Living in the midst of fear is challenging but possible, church leaders insist - Word&Way

Living in the midst of fear is challenging but possible, church leaders insist

RICHMOND, Va.—Peaceful living in a fear-provoking environment is challenging, even—maybe especially—for Christians. The unpredictable 21st century isn’t likely to settle down any time soon.

Church leaders suggested several ways Christians can confront fear.

Evaluate information wisely

Verify statements such as mass-distributed e-mails and confront the senders if they aren’t true, said Derik Hamby, pastor of Randolph Memorial Baptist Church in Madison Heights, Va.

“False e-mails are forwarded with no fact checking. When you receive one, don’t just delete it. Look up the story, and if it is false, share in love that it is. When unkind comments are made, look for teachable moments to address the group targeted,” Hamby said.

“Take a sabbath from technology,” said Bill Shiell, pastor of First Baptist Church in Knoxville, Tenn. “Watching the Weather Channel all day only makes you afraid of storms. Not every ‘breaking news’ story is newsworthy. Read (a fact-checking website) before forwarding e-mails.”

Counter the culture

“Start a conspiracy of kindness,” Shiell said. “For every rumor you hear about a politician, public figure, minister or church member, do something kind for someone else secretively. Spread rumors about how great someone is.”

Maintain spiritual disciplines

“The tried and true spiritual practices of prayer, worship, Bible reading, hymn singing and giving away our possessions in tithes and offerings remind us that our faith is good news after all,” said George Mason, pastor of Wilshire Baptist Church in Dallas. “We will only experience freedom from fear when we are exercising our faith in the face of it. We can’t say we believe and then pull back our hearts and gifts in acts of self-preservation.”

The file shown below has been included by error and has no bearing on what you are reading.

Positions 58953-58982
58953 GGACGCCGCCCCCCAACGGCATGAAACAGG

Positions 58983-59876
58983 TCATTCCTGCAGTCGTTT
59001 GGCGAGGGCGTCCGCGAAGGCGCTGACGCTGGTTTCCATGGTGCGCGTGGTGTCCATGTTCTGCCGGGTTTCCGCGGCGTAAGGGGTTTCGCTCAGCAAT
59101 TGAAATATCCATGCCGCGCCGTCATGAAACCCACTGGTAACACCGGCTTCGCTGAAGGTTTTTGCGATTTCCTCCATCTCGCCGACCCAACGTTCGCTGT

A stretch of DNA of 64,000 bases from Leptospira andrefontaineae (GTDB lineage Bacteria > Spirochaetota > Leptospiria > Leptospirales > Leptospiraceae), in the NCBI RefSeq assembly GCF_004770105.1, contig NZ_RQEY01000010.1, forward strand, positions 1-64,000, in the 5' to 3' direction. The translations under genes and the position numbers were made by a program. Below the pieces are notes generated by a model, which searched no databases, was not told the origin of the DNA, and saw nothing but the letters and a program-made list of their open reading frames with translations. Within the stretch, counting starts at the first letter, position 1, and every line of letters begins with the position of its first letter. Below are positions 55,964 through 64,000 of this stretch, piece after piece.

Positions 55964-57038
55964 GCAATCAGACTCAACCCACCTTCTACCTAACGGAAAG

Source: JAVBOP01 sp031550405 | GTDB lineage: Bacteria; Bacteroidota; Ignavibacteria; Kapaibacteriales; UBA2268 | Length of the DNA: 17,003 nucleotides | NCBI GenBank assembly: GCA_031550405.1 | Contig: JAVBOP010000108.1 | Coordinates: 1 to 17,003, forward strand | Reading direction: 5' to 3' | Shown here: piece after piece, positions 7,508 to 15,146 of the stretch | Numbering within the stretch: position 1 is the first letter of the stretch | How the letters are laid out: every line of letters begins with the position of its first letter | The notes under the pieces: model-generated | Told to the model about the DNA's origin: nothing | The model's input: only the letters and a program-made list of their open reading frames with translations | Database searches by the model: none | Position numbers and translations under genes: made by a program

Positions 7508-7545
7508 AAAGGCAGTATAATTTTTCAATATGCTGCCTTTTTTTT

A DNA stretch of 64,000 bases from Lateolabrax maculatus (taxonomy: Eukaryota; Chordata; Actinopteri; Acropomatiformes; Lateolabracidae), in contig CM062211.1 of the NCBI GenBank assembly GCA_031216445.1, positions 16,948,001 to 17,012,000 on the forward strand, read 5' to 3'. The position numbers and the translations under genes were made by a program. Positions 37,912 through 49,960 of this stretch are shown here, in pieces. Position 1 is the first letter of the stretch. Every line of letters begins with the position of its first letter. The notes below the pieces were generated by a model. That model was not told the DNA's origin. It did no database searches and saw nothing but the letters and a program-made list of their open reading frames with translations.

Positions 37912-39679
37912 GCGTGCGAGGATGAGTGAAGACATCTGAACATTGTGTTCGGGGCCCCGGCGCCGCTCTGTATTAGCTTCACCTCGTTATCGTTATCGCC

Shiell encouraged increased church involvement. “One of the greatest witnesses and testimonies we demonstrate to the world is by going to church, giving generously and living obediently,” he said. “Our behavior counteracts all fears.”

Be transparent

Being open about fears can reduce their power, Hamby said.

“Talk about specific fears in open forums where people can talk about them,” he said. “Encourage folks to name ‘the elephant in the room’ and why they are afraid. … Name the fear. Put it out there. Make it a visible prayer concern.”

When changes in congregations provoke fear, take time to address it, Shiell suggested.

“Slow down those votes for change,” he said. “Most churches’ vote for change could be addressed with more time. Because people are living in fear, they get more upset about unnecessary things, especially at church. Allow more time for people to process things before votes.”

Confront the fear

Find a group that church members fear—such as another religion or ethnicity—and plan an activity with them, said Chuck Warnock, pastor of Chatham (Va.) Baptist Church.

“Carefully planned visits to local mosques or cultural centers can help others learn customs and practices that in the end are not so foreign from our own,” said Warnock. “Befriending Hispanic agricultural workers or offering English-as-a-Second-Language classes at church are ways to help, as well as to get to know those whom we fear.”

Shiell agreed, adding: “Following Jesus’ model with the woman at the well or with Zaccheus the tax collector, churches can build a relationship with someone their community is afraid of. Volunteer at a public school, and usually you can find an opportunity to learn more about the poor, minorities, immigrants, homosexuals, Muslims, sinners and saints.”

Speak out

Sometimes bolder measures are called for, Warnock said.

“Christians must lend their voices to reasonable conversations about differences in a pluralistic society because that is the right and ethical thing to do,” he said. “Love is a powerful force that can bridge great cultural divides, heal ancient wounds and bind people together with hope for the future.”

Be patient

“We need to show pity to people who are afraid,” Shiell said. “Sin creates unhealthy fear, and we are dealing with so many who do not know any other way to react. Patience and pity cause us to love the fear-monger. Most people spreading conspiracy theories are just crying out for attention and something to hold onto that gives them significance. You can replace all that with a listening ear.”

Trust God

“Remember that God has not been surprised by one world or local event yet,” said Shiell. “I learned that from my ninth grade Sunday school teacher.”